Superbacteria that have developed resistance to antibiotics have become a real threat to human health and life. Scientists from the World Health Organization (WHO) and an international group of specialists have concluded that these superbacteria kill about 569,000 people in the Americas every year. This represents 43% of the total number of deaths from infections in this part of the world.
The problem of antibiotic resistance is becoming increasingly serious and requires immediate action. Unless action is taken to combat these super microbes, the global health crisis could move into an uncontrollable phase, scientists warn. Superbacteria are already killing people faster than HIV or malaria.
Researchers analyzed data collected as part of the Global Burden of Disease (GBD) project, which is conducted by WHO, the American institute IHME and the Bill and Melinda Gates Foundation. The project involves specialists from different countries and research centers. To estimate the prevalence of superbacteria and their consequences, scientists examined data on cases of infection with 23 of the most common bacterial infections collected by health services in 35 countries in the Americas in 2019.
The results of the study showed that superbacteria are responsible for many deaths in America. About 569,000 people die each year from infections caused by these microbes. This represents 43% of the total number of deaths from infections in the Americas. Among the causes of death associated with superbacteria, respiratory infections and blood poisoning are particularly prominent.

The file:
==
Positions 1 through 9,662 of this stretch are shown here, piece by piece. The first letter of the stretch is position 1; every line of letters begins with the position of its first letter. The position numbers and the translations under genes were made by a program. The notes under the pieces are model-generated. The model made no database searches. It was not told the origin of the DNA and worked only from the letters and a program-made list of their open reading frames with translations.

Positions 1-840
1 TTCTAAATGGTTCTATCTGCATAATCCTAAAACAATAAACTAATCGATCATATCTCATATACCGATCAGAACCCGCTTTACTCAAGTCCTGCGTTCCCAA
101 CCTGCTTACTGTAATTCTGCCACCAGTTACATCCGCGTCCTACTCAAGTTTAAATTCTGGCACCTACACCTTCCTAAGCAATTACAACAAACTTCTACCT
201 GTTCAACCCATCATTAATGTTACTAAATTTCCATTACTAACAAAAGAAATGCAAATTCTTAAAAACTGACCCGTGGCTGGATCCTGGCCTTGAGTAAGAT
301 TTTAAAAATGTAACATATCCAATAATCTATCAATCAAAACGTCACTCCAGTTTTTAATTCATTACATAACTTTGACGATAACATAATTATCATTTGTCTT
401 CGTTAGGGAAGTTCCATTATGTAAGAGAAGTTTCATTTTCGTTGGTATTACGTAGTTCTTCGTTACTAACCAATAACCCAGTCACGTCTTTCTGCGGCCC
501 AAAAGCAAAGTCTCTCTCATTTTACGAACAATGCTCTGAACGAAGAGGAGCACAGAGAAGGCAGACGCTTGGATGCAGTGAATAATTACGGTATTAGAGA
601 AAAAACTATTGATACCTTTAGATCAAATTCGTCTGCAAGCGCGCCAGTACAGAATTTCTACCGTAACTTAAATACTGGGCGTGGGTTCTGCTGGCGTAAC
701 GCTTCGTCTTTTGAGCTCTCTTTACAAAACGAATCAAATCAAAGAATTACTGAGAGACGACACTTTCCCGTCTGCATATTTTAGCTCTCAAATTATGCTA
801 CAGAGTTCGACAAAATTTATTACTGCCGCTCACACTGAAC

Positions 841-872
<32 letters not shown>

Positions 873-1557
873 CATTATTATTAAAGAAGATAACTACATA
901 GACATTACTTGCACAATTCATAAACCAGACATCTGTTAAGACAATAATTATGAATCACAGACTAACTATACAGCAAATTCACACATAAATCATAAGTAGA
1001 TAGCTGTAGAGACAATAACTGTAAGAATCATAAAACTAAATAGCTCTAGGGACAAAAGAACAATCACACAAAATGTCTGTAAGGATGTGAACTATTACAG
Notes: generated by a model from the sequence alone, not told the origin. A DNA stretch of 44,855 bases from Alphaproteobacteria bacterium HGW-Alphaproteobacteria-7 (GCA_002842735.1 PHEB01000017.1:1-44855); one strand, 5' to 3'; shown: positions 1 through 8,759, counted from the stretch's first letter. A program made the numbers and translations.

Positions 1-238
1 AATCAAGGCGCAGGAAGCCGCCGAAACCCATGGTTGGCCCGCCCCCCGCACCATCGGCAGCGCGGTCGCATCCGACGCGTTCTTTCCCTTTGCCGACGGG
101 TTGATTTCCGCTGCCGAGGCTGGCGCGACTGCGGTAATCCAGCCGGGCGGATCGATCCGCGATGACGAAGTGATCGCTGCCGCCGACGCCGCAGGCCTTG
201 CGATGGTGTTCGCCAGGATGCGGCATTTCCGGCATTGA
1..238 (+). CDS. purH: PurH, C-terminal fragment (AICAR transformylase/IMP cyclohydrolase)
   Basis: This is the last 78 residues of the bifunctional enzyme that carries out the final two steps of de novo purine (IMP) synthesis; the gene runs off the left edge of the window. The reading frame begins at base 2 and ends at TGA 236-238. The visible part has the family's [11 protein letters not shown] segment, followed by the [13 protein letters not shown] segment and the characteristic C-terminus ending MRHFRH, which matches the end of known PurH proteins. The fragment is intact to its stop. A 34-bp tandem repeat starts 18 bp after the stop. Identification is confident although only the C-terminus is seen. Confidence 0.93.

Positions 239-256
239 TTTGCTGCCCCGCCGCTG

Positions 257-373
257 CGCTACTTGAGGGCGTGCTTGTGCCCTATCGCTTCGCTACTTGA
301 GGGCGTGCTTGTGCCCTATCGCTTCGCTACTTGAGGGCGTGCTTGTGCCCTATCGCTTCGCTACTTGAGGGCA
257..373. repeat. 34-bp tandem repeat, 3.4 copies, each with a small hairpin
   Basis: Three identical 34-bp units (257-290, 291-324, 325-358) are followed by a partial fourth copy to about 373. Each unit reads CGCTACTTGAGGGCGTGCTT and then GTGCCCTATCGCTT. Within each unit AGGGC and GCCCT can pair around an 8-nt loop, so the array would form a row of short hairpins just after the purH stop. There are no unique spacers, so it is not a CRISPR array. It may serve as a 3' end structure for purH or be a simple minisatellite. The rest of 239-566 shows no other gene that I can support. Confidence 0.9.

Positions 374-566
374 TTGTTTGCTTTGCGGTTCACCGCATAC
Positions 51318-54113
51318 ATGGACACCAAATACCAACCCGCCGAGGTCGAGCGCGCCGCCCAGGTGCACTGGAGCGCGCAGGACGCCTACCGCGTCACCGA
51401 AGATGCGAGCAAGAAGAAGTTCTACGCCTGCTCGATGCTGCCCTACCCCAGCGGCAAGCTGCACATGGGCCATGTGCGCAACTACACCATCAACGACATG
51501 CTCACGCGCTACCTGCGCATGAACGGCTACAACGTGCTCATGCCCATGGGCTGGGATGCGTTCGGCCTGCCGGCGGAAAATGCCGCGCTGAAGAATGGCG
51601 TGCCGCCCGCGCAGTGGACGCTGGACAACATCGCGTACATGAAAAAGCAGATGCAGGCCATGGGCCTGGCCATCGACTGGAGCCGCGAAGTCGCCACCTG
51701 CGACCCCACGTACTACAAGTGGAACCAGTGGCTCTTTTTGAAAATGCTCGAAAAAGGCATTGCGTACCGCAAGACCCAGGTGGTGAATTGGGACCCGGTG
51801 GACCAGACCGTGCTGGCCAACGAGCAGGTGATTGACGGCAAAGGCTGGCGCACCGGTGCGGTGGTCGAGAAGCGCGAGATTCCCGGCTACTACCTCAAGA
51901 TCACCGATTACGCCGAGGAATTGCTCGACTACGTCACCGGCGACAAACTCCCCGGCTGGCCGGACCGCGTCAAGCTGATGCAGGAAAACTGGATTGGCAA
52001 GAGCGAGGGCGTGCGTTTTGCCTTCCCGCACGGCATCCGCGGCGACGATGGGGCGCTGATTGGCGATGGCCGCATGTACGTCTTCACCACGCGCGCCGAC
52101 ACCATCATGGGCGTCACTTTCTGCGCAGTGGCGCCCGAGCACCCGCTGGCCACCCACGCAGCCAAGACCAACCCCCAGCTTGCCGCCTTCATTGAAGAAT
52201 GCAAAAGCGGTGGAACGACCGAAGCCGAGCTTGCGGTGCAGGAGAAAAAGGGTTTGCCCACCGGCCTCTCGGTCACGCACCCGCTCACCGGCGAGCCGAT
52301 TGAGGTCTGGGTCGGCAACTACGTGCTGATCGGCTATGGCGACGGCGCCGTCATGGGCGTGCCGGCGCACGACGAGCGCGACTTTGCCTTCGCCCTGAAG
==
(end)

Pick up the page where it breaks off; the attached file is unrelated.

However, most of these deaths are associated with just six varieties of superbacteria that have become resistant to antibiotics. These are strains of Staphylococcus aureus, Escherichia coli, Streptococcus aureus, Pseudomonas bacillus, and bacteria of the Acinetobacter baumanni and Klebsiella pneumoniae species that cause respiratory infections.
The situation with the spread of superbacteria varies across the Americas. Haiti, Bolivia, Guatemala, Guyana, Haiti, Honduras and Guatemala have the most deaths from these pathogens. In these countries, superbacteria are the third cause of premature death after heart disease and cancer. However, in Canada, the United States, Colombia, Cuba, Panama, Cuba, Panama and Venezuela, superbacteria kill far fewer people.
The problem of antibiotic resistance requires a comprehensive approach and immediate action. Scientists and experts declare the need to create and implement new measures to fight these supermicrobes. Otherwise, the public health crisis could spiral out of control.